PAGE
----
MEASUREMENTS AND RESULTS - The rhythm-adjusted mean levels of PAI-1 antigen levels in the OSA group (21.8 ng/mL, 95% confidence level [CI], 18 to 25.7) were significantly higher as compared to the non-OSA group (16 ng/mL, 95% CI, 12.2 to 19.8; P = 0.03). The rhythm-adjusted mean levels of PAI-1 activity levels in the OSA group (23.9 IU/mL, 95% CI, 21.4 to 26.5) were also significantly higher than in the non-OSA group (17.2 IU/ mL, 95% CI, 14.6 to 19.9; P < 0.001).There were strong correlations between amplitude of PAI-1 activity and severity of OSA as measured by AHI (P = 0.02), and minimum oxygen levels during sleep (P = 0.04). Endothelial function parameters did not differ significantly between the two groups.
CONCLUSION - The presence of obstructive sleep apnea adversely affects circadian fibrinolytic balance with higher mean plasminogen activator inhibitor-1 activity and antigen, and significantly lower mean tissue-type plasminogen activator activity compared with controls. This perturbation may be an important mechanism for increased cardiovascular events in patients with obstructive sleep apnea. Intermittent hypoxia and changes in circadian clock gene activity in obstructive sleep apnea may be responsible for these findings and warrant further study. Favorable changes in fibrinolytic balance may underlie the reduction in cardiovascular events observed with the treatment of obstructive sleep apnea.
OBJECTIVES - Standard sleep scoring criteria may be unreliable when applied to critically ill patients. We sought to quantify typical and atypical polysomnographic findings in critically ill patients and to begin development and reliability testing of methodology to characterize the atypical polysomnographic tracings that confound standard sleep scoring criteria.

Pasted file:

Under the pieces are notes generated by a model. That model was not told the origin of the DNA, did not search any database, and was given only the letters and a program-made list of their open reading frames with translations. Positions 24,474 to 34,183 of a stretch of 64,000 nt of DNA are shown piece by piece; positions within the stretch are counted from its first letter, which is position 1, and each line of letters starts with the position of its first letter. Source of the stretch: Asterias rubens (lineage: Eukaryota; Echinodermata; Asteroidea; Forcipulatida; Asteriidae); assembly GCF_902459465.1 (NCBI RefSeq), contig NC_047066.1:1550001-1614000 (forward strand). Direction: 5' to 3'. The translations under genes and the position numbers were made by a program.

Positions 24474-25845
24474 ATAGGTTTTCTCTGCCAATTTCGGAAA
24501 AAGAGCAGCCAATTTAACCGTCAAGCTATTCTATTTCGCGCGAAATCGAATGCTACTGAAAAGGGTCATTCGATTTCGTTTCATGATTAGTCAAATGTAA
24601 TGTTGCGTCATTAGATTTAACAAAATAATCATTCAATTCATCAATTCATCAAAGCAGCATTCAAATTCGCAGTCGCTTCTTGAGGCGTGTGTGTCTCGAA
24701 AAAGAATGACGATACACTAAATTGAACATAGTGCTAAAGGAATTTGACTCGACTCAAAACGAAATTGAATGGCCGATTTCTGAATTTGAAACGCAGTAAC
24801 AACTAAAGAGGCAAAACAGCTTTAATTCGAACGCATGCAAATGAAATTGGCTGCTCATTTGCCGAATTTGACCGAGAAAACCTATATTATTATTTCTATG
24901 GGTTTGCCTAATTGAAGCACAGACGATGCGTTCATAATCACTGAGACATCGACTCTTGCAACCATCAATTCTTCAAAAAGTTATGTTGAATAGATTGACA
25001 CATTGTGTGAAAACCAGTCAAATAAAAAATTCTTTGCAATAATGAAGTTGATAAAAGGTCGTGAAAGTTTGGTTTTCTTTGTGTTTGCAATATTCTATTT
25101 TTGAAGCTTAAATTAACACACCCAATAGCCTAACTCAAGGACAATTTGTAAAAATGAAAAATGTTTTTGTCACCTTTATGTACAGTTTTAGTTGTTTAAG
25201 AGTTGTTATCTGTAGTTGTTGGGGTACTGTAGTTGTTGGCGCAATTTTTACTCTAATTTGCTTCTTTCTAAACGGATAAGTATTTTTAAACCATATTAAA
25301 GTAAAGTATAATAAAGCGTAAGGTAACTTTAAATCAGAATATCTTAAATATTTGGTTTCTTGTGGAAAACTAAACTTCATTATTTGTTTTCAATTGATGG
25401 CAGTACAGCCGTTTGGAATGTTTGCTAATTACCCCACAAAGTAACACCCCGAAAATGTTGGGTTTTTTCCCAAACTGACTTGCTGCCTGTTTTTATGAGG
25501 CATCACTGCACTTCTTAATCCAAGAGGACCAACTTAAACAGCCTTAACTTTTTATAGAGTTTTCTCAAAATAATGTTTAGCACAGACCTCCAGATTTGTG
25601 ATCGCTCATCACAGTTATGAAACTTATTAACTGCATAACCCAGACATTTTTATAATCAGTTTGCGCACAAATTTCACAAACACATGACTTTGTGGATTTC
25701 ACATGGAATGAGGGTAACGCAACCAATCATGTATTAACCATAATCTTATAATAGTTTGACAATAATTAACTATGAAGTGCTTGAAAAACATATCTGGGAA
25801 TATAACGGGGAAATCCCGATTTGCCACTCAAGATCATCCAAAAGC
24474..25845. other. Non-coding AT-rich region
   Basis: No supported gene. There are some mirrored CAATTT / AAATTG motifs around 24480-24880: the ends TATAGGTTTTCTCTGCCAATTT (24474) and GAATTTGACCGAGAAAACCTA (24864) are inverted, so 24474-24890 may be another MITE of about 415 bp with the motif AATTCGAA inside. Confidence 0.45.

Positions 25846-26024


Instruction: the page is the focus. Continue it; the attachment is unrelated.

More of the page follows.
DESIGN - Prospective convenience sample.
SETTING - Two academic, tertiary care medical centers.
PATIENTS - Thirty-seven critically ill, mechanically ventilated, medical ICU patients.
INTERVENTIONS - None.
MEASUREMENTS AND MAIN RESULTS - Mechanically ventilated subjects were monitored by continuous polysomnography. After noting frequent atypical polysomnographic findings (i.e., lack of stage N2 markers, the presence of polymorphic delta, burst suppression, or isoelectric electroencephalography), attempts to use standard sleep scoring criteria alone were abandoned. Atypical polysomnographic findings were characterized and used to develop a modified scoring system. Polysomnographic data were scored manually via this revised scoring scheme. Of 37 medical ICU patients enrolled, 36 experienced atypical sleep, which accounted for 85% of all recorded data, with 5.1% normal sleep and 9.4% wake. Coupling observed patient arousal levels with polysomnographic characteristics revealed that standard polysomnographic staging criteria did not reliably determine the presence or absence of sleep. Rapid eye movement occurred in only five patients (14%). The revised scoring system incorporating frequently seen atypical characteristics yielded very high interrater reliability (weighted κ = 0.80; bootstrapped 95% CI, [0.48, 0.89]).
CONCLUSIONS - Analysis of polysomnographic data revealed profound deficiencies in standard scoring criteria due to a predominance of atypical polysomnographic findings in ventilated patients. The revised scoring scheme proved reliable in sleep staging and may serve as a building block in future work.